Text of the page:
A Brush with Authority

You can tell a lot about a person by how they wipe off a table. Floggin’ Brews has a policy that you can reclaim a dollar if you return your glass to the bar and wipe off your own table. It doesn’t matter if you’ve had one beer or five, you got a dollar credit for cleaning up after yourself.

I had never heard of such a thing, and over the years I’d worked at a number of bars and frequented a lot more. I asked Mikhel about it. “Where did you get the idea?”

He shrugged. “It was Boss’ idea. But it’s a good one.”

I knew better by now than to ask how he knew what Boss was thinking. Truthfully, I was a little afraid of the answer. Mikhel seemed entirely sane, but there was something a bit mysterious around the edges. And of course Boss was no ordinary cat.

Boss probably has some very good ideas.

“Okay, but what’s the point? It’s not that much trouble to go bus a table and make sure it’s done right.”

“The point isn’t to clear off the tables, it’s to make the customer feel like they’re contributing.”

I gave that some thought. “Because they’re helping take care of the place.”

“You got it.”

Since that conversation, I’d noticed how different customers had different styles of wiping down tables. Some gave it just a cursory sweep with one of the wet sponges available at the end of the bar. Some went methodically back and forth to get every bit of surface. Most just wiped off the portion of the table that had crumbs or water rings on it. But I’d never seen someone wipe a table quite like the woman I mentally named the Sponge Lady.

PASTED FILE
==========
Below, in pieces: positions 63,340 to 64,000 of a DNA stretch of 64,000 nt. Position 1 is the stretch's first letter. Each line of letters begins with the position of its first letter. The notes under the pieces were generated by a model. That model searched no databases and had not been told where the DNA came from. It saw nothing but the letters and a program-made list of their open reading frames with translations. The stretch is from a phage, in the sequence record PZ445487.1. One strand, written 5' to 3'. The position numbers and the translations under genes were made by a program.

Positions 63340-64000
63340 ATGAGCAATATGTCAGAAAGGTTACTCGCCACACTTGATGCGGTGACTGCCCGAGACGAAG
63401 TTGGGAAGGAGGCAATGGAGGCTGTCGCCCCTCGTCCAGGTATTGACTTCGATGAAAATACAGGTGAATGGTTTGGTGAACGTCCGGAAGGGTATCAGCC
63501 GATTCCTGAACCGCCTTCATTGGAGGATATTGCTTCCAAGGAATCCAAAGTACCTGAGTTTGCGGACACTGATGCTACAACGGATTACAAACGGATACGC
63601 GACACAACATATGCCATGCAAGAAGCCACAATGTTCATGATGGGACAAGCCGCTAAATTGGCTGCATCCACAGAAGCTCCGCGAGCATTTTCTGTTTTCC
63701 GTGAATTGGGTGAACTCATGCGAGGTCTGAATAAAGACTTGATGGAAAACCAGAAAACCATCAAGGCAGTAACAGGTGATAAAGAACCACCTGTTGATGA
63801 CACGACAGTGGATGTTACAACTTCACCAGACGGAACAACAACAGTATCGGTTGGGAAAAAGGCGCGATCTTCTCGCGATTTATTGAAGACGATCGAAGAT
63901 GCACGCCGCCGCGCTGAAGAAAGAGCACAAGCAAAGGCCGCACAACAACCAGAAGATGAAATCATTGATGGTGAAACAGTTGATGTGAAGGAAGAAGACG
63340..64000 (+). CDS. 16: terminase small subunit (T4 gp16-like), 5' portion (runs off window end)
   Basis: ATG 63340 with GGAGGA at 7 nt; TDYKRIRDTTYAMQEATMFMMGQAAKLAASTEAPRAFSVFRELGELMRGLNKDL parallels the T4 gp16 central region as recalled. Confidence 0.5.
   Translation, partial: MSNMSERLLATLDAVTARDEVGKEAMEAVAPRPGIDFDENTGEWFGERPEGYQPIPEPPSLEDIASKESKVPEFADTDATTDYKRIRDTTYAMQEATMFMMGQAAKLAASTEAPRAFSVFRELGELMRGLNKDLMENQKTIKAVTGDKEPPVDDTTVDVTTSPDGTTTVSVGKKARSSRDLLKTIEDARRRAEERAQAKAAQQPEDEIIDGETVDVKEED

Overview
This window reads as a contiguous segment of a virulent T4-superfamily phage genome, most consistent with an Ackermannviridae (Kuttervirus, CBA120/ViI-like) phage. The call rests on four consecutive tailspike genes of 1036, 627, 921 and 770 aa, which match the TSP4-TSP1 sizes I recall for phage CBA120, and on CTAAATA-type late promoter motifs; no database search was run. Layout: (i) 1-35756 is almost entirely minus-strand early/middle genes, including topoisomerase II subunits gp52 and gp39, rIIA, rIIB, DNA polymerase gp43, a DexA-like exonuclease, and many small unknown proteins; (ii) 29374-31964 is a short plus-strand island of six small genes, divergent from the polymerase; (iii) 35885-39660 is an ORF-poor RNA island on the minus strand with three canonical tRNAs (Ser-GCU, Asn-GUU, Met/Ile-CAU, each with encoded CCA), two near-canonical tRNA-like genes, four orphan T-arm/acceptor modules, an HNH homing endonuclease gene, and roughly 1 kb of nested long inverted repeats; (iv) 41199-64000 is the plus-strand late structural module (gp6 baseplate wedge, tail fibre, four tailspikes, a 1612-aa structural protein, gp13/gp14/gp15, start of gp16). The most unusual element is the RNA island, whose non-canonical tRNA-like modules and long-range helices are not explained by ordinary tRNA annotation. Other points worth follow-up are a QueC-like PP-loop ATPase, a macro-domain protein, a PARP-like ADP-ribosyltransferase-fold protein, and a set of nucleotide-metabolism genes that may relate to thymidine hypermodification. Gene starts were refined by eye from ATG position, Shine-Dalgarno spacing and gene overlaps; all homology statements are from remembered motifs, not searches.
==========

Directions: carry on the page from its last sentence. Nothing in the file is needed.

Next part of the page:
She came in with a group of six older folks on a Thursday afternoon. They ordered drinks, all of them nonalcoholic, and retreated to a back table. It appeared they were having a meeting of some sort. I also got the impression they were there on a dare. There were two guys and four women, mid-fifties to maybe 70 years old, and they were glancing around as if they were afraid of what they might see if they just took a good look. They clearly weren’t as comfortable as our usual crowd.

I watched as Mikhel stopped by their table and was hugged by one of the women. Clearly she knew who he was, and introduced him to the others.

Was she pinching his cheek?

“An admirer?” I asked when he returned to the bar.

“An aunt.” He looked a little sheepish. “My mother’s sister. She heard I was working here and brought her book club.”

I smiled. “That explains it. They don’t look like they have much experience with a flogger. Though I guess you never know.”

“True.” Mikhel gave them a thoughtful look.

Boss was making the rounds and had captured the attention of the book club. One of the other women was trying to get close to Boss, but She was having none of it. Boss managed to both stay out of reach and rub up against Mikhel’s aunt before strolling away.

When the book club was done, the group obligingly brought their glasses back to the bar. The woman who was unsuccessful with Boss grabbed the sponge and bucket, and proceeded to scrub the daylights out of their table. You’d think she was trying to remove pine tar, though they hadn’t eaten as much as a chip during the hour they’d been there. The sponge lady returned the bucket to Mikhel’s end of the bar, and he gave her the refund for the whole group. She stuck the bills in her pocket and hurried out. Mikhel allowed his aunt to give him a peck on the cheek before she left.

I’d forgotten about the sponge lady until a letter arrived a couple days later. Mikhel came out of the office, holding a piece of stationery, and set it down on the bar as if it smelled bad. “What do you think of this?”

I picked up the letter. It was written in an aggressive cursive.